First and foremost, this issue is about enduring the "Enhanced Pat-Down" if you either
- a) opt-out of the Nude-o-Scopes, as they are being referred to, or
- b) "fail" the NoS for some reason. (A friend of mine "failed" when she accidentally moved her elbow while inside the NoS.)
So, moving on. Let's say you've failed the PornoScanner and are now next in line for the Enhanced Patdown. After you've reminded the TSO to put on clean gloves, you're so busy trying to keep an eye on your MacBook halfway across the checkpoint, that you don't notice until the person is grabbing your crotch. They literally run their hands up and down the insides of your thighs and then touch you "down there" (and "up there" on the women). This would be bad enough if it were just outside your clothing, but some people have even noted instances of the officers literally placing their hands between your underwear and your skin and running their hands front to back of a person's (male or female) "junk."
I personally have made it a point in my life not to let anyone touch me "down there" until I'm married. Call me an old-fashioned prude, I don't care. It's a huge deal for me. Even going to the doctor is a little anxiety-producing. I don't fly next until the day after Christmas, and I'm already getting a little worked up about this. I can't imagine what it would be like if I were a rape or sexual assault victim, and the trauma that would be induced by reliving that situation.
So here's the text of the 4th Amendment to the U.S. Constitution:
The right of the people to be secure in their persons, houses, papers, and effects, against unreasonable searches and seizures, shall not be violated, and no Warrants shall issue, but upon probable cause, supported by Oath or affirmation, and particularly describing the place to be searched, and the persons or things to be seized.Some have argued that the purchase of a plane ticket implies consent to be searched or some such thing. And you know, ok. That said, I'm no Constitutional lawyer, but I think the key here lies in the word "unreasonable." It is one thing to walk through a magnetometer, to not be allowed to carry guns or bombs on board. It is entirely another to have government employees conducting "search and seizure" operations that in any other setting would constitute sexual assault. As Charles Krauthammer wrote ,
Metal detector? Back-of-the-hand pat? Okay. We will swallow hard and pretend airline attackers are randomly distributed in the population.
But now you insist on a full-body scan, a fairly accurate representation of my naked image to be viewed by a total stranger? Or alternatively, the full-body pat-down, which, as the junk man correctly noted, would be sexual assault if performed by anyone else?Ann Coulter (who I don't normally read) points out some interesting statistics:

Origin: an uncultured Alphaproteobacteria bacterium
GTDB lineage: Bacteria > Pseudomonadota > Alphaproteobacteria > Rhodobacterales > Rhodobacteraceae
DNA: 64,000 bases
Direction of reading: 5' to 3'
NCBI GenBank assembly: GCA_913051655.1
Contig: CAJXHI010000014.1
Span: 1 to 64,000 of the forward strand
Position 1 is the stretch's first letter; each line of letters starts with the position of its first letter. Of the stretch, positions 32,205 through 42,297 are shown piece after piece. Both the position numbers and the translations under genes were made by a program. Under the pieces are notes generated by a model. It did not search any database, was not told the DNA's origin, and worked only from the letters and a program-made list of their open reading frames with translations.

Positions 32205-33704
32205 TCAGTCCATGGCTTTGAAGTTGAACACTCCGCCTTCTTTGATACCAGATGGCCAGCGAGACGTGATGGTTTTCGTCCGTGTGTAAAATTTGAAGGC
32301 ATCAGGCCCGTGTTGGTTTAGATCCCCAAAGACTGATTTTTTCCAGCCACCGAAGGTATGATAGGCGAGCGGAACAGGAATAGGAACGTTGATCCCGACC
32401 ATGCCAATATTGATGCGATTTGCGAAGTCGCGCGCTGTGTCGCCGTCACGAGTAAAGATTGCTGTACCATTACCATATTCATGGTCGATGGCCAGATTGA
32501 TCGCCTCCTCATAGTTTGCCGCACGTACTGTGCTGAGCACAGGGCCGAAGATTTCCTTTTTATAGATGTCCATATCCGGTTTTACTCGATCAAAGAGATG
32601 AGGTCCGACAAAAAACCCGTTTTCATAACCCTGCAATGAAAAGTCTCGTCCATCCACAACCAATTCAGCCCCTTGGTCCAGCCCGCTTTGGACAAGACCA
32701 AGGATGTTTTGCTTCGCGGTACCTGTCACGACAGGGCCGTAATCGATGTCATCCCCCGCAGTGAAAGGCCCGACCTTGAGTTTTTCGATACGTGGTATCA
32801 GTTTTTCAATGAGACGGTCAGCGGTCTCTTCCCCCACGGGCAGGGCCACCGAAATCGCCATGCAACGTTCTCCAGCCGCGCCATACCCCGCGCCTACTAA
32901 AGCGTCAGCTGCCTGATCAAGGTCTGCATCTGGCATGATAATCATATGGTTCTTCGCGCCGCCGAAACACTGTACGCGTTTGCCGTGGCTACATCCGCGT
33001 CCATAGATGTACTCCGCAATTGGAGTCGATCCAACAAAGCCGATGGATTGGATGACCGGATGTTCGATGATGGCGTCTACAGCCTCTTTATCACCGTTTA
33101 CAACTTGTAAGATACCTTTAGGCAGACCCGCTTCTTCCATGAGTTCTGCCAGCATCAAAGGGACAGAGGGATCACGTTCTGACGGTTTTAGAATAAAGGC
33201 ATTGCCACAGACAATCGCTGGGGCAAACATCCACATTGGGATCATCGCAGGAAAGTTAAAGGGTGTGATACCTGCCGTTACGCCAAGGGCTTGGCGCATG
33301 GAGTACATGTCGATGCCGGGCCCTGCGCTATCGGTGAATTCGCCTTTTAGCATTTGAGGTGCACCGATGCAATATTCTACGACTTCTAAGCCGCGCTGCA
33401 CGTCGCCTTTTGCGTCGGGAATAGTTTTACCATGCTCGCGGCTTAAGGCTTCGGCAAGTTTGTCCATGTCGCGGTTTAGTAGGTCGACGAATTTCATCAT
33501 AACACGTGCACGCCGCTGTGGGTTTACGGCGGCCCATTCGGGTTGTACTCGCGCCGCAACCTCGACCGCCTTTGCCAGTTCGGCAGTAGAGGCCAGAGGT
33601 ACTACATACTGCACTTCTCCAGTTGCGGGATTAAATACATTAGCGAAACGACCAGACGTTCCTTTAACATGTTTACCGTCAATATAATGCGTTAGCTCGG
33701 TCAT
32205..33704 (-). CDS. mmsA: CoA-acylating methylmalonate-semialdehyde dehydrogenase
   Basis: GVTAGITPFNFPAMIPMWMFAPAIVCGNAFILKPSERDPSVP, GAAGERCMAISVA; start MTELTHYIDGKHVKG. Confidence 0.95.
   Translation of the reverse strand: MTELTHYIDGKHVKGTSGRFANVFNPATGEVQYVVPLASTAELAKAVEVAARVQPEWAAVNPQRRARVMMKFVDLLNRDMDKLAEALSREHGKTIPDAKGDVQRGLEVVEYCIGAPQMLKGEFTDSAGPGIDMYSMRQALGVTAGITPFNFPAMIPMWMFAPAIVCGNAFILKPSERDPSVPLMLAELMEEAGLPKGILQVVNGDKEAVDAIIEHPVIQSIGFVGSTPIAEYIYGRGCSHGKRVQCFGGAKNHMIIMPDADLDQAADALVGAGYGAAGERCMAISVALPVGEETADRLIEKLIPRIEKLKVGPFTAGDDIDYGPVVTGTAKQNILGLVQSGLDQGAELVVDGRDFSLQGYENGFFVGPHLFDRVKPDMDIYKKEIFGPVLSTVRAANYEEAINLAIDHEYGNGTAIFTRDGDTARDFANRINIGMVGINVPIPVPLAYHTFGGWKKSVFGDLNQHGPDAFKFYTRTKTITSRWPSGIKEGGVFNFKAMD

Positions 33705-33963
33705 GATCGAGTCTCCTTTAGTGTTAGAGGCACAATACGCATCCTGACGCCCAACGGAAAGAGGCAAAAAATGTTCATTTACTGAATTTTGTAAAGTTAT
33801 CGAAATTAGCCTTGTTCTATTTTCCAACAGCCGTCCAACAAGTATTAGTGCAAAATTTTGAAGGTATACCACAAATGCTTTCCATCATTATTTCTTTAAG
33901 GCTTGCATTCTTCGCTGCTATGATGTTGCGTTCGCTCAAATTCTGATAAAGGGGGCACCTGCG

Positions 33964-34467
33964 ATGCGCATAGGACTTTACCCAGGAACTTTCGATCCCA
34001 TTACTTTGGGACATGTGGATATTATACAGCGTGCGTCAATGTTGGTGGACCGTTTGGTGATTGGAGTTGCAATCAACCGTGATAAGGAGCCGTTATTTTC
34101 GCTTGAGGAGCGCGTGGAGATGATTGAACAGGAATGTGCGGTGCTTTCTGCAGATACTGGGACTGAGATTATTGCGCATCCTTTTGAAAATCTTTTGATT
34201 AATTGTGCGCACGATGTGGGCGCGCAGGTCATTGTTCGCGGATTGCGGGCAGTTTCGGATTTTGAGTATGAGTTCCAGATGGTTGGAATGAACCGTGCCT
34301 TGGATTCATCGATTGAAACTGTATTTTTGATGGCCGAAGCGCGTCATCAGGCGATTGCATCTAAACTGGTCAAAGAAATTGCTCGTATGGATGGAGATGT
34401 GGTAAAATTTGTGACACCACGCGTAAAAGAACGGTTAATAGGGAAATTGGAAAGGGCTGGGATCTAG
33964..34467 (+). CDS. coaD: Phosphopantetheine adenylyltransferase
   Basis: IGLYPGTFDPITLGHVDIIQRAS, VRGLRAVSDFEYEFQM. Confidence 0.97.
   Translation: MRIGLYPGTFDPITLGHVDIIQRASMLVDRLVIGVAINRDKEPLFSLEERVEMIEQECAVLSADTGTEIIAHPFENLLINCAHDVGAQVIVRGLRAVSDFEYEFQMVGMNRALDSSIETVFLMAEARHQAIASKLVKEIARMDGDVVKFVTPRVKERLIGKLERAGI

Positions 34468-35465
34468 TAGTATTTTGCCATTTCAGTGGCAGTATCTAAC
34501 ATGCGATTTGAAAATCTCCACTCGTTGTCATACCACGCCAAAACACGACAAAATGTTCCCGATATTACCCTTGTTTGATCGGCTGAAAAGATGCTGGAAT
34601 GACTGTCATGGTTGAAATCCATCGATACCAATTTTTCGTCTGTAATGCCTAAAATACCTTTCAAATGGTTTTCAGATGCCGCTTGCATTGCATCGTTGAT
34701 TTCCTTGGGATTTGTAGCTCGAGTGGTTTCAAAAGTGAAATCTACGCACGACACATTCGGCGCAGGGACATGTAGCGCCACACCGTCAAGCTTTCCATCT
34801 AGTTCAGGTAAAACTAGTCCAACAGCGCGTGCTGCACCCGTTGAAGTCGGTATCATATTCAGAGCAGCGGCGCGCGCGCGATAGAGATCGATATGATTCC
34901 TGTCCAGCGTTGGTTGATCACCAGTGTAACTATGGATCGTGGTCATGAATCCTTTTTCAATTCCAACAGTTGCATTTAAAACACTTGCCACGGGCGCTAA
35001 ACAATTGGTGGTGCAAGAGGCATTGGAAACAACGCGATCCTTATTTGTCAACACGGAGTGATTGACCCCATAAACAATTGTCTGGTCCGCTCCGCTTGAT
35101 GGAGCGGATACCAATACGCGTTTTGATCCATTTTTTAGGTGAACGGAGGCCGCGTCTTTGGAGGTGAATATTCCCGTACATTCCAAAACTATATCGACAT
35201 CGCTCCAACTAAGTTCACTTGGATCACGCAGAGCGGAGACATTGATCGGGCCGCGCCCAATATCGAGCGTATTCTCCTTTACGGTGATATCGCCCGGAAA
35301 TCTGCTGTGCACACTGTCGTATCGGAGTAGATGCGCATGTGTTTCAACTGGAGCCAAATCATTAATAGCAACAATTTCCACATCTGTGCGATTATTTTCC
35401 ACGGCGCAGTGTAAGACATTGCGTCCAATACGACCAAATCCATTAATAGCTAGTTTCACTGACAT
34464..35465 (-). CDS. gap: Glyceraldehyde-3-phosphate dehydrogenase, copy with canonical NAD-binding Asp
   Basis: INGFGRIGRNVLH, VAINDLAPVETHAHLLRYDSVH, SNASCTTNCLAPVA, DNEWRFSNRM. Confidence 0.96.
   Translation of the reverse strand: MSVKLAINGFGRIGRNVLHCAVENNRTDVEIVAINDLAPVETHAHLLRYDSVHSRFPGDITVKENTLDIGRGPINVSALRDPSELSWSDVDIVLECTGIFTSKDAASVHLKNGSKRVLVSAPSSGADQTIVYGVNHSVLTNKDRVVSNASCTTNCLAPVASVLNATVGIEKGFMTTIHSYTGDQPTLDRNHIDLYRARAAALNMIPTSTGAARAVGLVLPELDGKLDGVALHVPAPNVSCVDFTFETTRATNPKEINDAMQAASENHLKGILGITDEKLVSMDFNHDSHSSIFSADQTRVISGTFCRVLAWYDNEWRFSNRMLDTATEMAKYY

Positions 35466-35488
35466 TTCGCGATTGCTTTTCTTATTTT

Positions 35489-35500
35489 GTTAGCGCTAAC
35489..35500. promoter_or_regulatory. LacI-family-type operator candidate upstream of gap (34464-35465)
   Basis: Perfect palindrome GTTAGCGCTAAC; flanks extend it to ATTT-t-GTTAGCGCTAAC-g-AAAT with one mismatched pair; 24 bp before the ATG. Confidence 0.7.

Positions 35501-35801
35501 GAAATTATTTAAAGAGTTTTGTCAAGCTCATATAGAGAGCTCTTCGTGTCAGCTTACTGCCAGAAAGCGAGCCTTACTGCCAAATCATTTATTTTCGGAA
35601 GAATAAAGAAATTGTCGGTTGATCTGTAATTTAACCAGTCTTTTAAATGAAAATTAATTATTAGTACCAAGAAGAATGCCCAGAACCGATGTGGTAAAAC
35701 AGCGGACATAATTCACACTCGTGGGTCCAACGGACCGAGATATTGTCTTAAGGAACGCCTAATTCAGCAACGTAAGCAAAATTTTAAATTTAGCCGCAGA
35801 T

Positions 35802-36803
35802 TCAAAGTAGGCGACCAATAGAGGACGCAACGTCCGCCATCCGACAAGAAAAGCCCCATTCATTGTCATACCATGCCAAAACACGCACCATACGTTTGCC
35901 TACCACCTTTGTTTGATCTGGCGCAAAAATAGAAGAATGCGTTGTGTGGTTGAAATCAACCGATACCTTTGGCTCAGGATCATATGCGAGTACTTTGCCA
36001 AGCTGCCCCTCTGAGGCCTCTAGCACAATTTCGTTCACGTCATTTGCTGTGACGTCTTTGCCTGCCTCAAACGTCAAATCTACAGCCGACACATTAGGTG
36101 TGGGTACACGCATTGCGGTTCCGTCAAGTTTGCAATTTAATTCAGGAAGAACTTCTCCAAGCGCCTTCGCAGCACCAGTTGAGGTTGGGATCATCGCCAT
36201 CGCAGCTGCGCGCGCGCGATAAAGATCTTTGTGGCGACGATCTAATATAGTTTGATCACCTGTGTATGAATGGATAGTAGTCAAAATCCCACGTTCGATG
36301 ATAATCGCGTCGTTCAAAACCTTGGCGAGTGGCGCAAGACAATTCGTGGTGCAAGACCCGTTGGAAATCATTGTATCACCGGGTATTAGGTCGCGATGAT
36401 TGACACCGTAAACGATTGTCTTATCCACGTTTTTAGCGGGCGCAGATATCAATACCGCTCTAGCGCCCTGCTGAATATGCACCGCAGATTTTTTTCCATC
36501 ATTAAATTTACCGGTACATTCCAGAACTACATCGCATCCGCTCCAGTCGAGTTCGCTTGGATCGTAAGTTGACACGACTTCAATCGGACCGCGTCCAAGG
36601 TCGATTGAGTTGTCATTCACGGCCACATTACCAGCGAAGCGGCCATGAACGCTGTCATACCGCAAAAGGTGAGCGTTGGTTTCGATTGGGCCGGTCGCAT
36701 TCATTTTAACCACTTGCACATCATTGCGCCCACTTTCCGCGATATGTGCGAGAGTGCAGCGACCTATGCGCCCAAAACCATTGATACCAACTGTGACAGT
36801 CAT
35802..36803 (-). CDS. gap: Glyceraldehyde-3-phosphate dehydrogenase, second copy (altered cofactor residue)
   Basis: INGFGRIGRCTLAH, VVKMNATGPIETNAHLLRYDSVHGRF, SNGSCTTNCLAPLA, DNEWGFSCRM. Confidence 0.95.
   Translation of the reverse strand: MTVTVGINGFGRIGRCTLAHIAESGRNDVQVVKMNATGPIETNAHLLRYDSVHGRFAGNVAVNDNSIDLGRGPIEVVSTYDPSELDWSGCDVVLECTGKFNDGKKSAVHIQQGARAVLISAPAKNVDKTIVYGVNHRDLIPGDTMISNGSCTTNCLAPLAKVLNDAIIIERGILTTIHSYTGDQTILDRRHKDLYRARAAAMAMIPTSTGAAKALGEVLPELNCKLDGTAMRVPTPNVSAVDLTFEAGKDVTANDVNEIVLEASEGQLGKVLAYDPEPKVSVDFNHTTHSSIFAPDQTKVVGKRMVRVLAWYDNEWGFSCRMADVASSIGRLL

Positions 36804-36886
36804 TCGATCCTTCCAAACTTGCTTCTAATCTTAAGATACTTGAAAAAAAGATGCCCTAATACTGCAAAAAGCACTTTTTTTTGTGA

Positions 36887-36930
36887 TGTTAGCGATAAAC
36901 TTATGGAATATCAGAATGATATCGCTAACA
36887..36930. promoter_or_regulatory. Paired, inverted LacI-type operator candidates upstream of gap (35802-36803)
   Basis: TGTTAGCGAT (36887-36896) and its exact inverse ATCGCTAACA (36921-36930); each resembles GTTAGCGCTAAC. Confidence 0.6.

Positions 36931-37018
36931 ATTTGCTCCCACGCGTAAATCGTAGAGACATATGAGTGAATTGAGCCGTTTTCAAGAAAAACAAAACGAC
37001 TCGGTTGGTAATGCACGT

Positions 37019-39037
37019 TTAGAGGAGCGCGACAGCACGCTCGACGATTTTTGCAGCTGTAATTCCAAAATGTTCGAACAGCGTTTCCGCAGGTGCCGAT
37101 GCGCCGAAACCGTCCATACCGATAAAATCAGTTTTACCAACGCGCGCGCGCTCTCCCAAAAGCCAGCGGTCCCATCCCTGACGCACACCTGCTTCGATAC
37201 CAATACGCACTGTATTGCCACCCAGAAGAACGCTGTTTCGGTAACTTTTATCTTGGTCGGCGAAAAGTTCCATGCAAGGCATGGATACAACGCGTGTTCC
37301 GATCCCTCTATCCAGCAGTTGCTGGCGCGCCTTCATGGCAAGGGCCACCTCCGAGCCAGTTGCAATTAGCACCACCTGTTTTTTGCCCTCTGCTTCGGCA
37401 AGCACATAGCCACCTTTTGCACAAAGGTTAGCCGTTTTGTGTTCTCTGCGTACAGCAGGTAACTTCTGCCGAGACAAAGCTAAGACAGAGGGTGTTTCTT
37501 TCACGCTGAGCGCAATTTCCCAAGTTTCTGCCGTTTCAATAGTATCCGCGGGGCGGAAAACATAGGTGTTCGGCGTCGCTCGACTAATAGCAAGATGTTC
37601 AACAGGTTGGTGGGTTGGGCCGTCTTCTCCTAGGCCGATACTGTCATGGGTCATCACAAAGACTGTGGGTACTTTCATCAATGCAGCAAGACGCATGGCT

Only about a third of all Americans flew even once in the last year, and only 7 percent took more than four round trips. The majority of airline passengers are middle-aged, middle-class, white businessmen with about a million frequent flier miles. I'd wager that more than 90 percent of domestic air travelers were born in the U.S.
If the government did nothing more than have a five-minute conversation with the one passenger per flight born outside the U.S., you'd need 90 percent fewer Transportation Security Administration agents and airlines would be far safer than they are now.She's right, of course. The thing is, does anyone for one second look at the nuns and grandmas and babies and even the jerky 20-year-old frat boys being felt up in the line in front of you and then suddenly feel safer about the plane you're getting on? No. Of course not.
And here's another question. Do you feel safer knowing that your pilots haven't brought nail clippers on board? Hint: If the pilots wanted to bring the plane down, they could just...bring...the...plane...down. Being as they're the pilots and all.
The real question, I think that we really need to answer, is much broader in scope than whether 4 oz of shampoo is dangerous while 3 oz is not. Here's the thing: are we looking for weapons, or terrorists?
Because we can look for weapons all we want and always be reacting - this week it's shampoo, next it's underwear, now it's ink cartridges. (Huh?) Or we can start looking for actual terrorists by (egads!), yes, profiling. Acting as though each person traveling on any given day has the exact same probability of being a terrorist is stupid, a waste of time and money, and a misguided attempt to "treat people equally." Really, this is no different than the fact that 20-year-old males pay more for car insurance than anybody else. It frustrates me that we don't get this. That we are "the world's only superpower" and we have been reduced to peeking in the underwear of ordinary citizens in order to stop terrorists from blowing up planes.
I saw an interview with a Brooklyn City Councilman this afternoon. He mentioned that we do a terrible job of screening the cargo on commercial air traffic. And for that, he wins the "quote of the day" award: "We should be worried about the packages under the plane instead of the packages under your pants."